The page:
Just from this one rushed and vaguely superficial reading, I hope you can see how the buildings are integral to the novel. How the house replicates something of the central conflict of Stevenson’s novel.
If not, then you should probably invest in Richardson’s book. She’ll have much better insights than me.
The Sussex Devils
— The1971JB (@The1971JB) October 31, 2015
Fully funded and now in production, I would love to contribute more to this intriguing work of non-fiction.
The Sussex Devils by Marc Heal tells the story of The Satanic Panic of the 1980s. Part memoir, part mystery, it looks at the ‘court case of a man named Derry Mainwaring Knight. He claimed that he was a senior member of a secret Satanic group operating at the highest levels of British society. Helped by a local priest, John Baker, vicar of the Sussex village of Newick, Knight had raised large sums from wealthy local gentry on the pretext of destroying powerful items of Satanic regalia and subvert the cabal from within.’
Heal, who some might know from his 1990s rock band Cubanate or the BBC World News series, Changing Fortunes, grew up in Sussex during the rise and fall of the ‘Devils’. In fact, he was intimately connected to him, having been not only witness to the contemporary hysteria but subject to an attempted exorcism after his anxiety and drinking convinced several ‘charismatic’ Christians that he was possessed.
Small Town Noir
“In 2009, I bought a set of six mug shots. What made me interested in these particular photographs was that they came with criminal arrest records attached. Only very rarely do mug shots contain any information about the criminals they feature.”
It might seem peculiar, but Diarmid Mogg, the writer of Small Town Noir, has collected over 1,500 mug shots from the long-forgotten Pennsylvanian town of New Castle. Described as ‘an extraordinary collection’ they cover one small American town from 1930-1960 and offer a rare and wonderful insight into ‘the stories of grifters, drifters, the unlucky and the insane’.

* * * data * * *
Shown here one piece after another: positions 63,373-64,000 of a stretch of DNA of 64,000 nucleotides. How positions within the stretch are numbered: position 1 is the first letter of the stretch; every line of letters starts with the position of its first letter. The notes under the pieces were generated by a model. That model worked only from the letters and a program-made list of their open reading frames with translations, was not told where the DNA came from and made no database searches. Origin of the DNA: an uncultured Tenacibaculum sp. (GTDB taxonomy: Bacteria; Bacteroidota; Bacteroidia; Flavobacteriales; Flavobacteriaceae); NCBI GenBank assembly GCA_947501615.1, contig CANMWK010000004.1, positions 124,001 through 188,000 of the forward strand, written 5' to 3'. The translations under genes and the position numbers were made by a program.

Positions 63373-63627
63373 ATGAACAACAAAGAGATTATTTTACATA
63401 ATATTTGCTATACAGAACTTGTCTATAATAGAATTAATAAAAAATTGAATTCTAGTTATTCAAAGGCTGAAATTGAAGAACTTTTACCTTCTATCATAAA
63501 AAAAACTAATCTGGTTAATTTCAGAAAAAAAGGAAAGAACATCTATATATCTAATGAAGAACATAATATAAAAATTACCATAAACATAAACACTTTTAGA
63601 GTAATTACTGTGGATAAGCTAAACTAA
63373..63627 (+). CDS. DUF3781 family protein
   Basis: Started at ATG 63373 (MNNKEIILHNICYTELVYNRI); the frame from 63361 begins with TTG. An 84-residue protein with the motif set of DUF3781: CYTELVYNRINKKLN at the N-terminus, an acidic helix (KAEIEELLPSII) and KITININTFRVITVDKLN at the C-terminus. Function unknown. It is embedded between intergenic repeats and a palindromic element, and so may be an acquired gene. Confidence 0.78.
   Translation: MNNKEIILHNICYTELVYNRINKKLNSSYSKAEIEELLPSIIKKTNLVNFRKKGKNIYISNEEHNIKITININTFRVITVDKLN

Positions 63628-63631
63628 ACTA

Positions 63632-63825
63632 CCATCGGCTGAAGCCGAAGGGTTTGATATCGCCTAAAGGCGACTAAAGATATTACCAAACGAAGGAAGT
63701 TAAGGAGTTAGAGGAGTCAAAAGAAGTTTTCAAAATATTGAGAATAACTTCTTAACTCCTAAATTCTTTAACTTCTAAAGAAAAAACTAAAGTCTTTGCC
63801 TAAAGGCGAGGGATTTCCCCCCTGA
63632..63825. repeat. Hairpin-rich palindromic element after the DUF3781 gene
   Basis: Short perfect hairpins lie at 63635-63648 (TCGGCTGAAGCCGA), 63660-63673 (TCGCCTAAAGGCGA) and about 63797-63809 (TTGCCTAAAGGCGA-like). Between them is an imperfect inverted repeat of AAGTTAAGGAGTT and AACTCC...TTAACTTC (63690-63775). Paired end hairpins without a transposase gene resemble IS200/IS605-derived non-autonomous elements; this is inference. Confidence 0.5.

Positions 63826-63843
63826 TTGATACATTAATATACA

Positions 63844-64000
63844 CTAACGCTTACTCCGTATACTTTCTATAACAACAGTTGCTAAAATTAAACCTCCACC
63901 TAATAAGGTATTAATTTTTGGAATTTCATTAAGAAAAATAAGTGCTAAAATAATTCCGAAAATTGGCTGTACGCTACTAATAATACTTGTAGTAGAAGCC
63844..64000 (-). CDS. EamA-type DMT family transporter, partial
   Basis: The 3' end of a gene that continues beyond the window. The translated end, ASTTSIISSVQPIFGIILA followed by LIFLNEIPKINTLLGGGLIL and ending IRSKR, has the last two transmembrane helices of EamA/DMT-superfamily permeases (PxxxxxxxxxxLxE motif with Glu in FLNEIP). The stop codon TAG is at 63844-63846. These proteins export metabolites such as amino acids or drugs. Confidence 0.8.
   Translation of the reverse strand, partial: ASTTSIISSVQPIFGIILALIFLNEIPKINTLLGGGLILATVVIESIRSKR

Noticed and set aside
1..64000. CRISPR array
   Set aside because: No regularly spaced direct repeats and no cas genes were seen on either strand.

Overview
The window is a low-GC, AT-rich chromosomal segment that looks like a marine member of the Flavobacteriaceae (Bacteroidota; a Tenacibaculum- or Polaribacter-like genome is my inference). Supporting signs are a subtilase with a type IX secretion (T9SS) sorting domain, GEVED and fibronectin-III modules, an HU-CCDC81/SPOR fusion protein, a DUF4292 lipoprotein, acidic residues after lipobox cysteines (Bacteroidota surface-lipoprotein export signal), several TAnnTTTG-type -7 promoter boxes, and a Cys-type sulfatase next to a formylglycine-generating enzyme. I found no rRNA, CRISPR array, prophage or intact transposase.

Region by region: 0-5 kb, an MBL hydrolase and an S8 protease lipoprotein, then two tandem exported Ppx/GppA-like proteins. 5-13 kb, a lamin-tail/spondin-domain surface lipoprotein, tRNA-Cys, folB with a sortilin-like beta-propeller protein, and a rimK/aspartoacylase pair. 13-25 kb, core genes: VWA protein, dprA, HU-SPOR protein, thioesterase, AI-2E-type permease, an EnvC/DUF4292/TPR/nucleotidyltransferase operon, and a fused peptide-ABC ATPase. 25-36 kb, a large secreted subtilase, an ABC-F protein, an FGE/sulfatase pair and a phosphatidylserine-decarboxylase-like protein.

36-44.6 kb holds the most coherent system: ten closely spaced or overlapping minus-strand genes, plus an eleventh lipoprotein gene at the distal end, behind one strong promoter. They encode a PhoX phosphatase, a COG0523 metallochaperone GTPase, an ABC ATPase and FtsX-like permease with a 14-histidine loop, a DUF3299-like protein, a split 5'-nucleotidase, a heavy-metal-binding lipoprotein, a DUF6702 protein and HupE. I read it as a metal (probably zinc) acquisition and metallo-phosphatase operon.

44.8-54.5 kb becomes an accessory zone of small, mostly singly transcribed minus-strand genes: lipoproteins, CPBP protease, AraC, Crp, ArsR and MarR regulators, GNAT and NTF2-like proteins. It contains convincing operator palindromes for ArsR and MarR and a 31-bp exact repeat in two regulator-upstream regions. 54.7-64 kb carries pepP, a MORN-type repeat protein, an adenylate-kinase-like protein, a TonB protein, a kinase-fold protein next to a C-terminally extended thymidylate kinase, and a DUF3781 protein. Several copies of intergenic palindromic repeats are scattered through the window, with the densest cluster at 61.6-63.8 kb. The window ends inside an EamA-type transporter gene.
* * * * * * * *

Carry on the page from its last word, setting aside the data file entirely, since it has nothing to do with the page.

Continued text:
As someone who has always found photography just that little bit eerie, and mug shots just that little bit fascinating, I really hope that more people move to fund this work-in-progress.
You can read more about some of the stories in the book over on Mogg’s wordpress too!
— Unbound (@unbounders) September 16, 2015
Rebel Rebel: How Mavericks Made the Modern World is number four on my list. Written by Chris Sullivan, one of those self-styled mavericks whose been everywhere and done everything, I’m definitely drawn in by the blurb but mostly by his background.
So for the blurb, know that this is a book about otherness. About outsiders. Or atleast about people who thinking they’re outsiders and ‘others’. They’re the people who self-ascribe weirdness and have somehow got away with it. Like Caitlin Moran.
But outsiders or not, I think the book sounds like the sort of romp through music, art and literature that I’d probably enjoy. And my dad. And probably my uncle. Plus, many of you will have heard of The Wag Club in Wardour Street. Sullivan was founder, host, director and DJ for 18 years at this place – one he calls ‘a true home for outsiders and rebels – everyone from Prince to Lee Perry played live there.’ So it’s a book we could all enjoy.
Want to know more about Unbound?
Interested in crowdfunding a book? Head on over to the website now!